The 47-year-old Czar Alexander I of Russia died on November 19, 1825.  When news of his death reached the capital, a handful of St. Petersburg troops rebelled against the succession of his brother Nicholas.  The uprising was quickly put down, but the “Decembrists,” as the troops were called, became heroes to Russian liberals during the harsh rein of Czar Nicholas.

Perhaps because Nicholas’ power was questioned at the very beginning of his reign, rumors soon spread that Alexander had not died at all but had secretly abdicated in order to take up the life of a holy hermit.  A man named Fedor Kuzmich appeared to Tomsk far to the east, and local residents whispered that Alexander Romanov was living among them.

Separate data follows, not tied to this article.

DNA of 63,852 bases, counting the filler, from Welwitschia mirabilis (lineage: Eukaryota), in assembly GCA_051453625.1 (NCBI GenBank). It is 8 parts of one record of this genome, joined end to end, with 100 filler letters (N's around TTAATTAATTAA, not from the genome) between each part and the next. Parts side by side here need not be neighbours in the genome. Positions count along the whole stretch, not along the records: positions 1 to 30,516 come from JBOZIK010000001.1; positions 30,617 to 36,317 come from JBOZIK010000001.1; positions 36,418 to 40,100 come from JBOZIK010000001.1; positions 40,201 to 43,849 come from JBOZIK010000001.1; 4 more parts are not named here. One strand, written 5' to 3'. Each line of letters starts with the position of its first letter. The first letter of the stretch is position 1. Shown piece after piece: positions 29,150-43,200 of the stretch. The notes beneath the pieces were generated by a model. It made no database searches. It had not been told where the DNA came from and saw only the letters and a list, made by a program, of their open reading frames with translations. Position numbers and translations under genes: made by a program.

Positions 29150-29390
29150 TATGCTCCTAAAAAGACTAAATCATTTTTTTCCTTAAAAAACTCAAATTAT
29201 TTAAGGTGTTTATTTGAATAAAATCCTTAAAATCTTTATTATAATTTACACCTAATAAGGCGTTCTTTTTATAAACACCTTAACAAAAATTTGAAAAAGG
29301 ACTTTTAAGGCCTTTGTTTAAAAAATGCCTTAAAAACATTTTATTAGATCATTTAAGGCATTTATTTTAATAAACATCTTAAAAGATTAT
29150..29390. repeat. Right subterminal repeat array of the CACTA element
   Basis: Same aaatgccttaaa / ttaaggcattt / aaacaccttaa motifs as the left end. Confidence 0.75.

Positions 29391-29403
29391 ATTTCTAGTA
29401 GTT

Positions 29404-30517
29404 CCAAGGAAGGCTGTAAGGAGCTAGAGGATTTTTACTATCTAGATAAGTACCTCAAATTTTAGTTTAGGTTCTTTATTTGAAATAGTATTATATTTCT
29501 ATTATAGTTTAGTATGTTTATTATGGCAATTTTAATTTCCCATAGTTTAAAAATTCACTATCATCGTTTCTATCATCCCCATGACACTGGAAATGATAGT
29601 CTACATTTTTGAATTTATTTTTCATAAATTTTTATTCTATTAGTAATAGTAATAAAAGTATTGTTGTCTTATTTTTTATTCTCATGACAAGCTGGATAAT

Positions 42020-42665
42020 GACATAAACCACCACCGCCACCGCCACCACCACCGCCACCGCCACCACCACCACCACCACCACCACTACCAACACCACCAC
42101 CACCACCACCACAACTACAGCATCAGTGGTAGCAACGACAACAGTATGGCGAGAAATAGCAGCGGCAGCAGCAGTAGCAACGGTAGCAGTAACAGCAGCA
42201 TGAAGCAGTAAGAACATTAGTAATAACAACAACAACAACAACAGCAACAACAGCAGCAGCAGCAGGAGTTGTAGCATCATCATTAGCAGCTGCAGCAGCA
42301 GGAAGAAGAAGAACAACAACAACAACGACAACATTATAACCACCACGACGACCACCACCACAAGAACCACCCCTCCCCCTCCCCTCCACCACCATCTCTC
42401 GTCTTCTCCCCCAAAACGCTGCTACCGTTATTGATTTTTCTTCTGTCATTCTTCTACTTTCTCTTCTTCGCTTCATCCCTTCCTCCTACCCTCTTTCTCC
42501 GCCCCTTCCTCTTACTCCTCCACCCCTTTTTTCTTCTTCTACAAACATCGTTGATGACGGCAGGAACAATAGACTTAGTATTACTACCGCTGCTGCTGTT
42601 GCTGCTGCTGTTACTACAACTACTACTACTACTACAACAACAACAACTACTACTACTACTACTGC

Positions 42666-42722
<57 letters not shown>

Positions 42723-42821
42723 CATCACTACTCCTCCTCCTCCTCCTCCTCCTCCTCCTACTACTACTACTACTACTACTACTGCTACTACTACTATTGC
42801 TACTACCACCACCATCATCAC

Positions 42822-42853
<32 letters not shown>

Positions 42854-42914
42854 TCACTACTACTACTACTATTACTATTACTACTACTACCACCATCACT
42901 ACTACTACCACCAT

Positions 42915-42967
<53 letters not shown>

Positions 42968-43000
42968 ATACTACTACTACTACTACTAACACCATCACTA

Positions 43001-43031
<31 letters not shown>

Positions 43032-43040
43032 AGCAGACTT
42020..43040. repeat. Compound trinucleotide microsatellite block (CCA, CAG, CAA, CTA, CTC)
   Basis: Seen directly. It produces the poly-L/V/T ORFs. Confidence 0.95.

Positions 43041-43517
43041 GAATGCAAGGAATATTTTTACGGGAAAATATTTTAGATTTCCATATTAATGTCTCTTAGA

On his death bed in 1864 the hermit Kuzmich told them:  “God knows my real name.”  The following year, when Alexander II attempted to quell the rumors by having his uncle’s coffin opened, many said that it proved to be empty.  The tomb was opened again in 1926 and was found to be empty.

(Reader’s Digest Association Inc, Mysteries of the Unexplained, p. 118; Ian Grey, The Romonov’s, pp. 262-268, 367-368)

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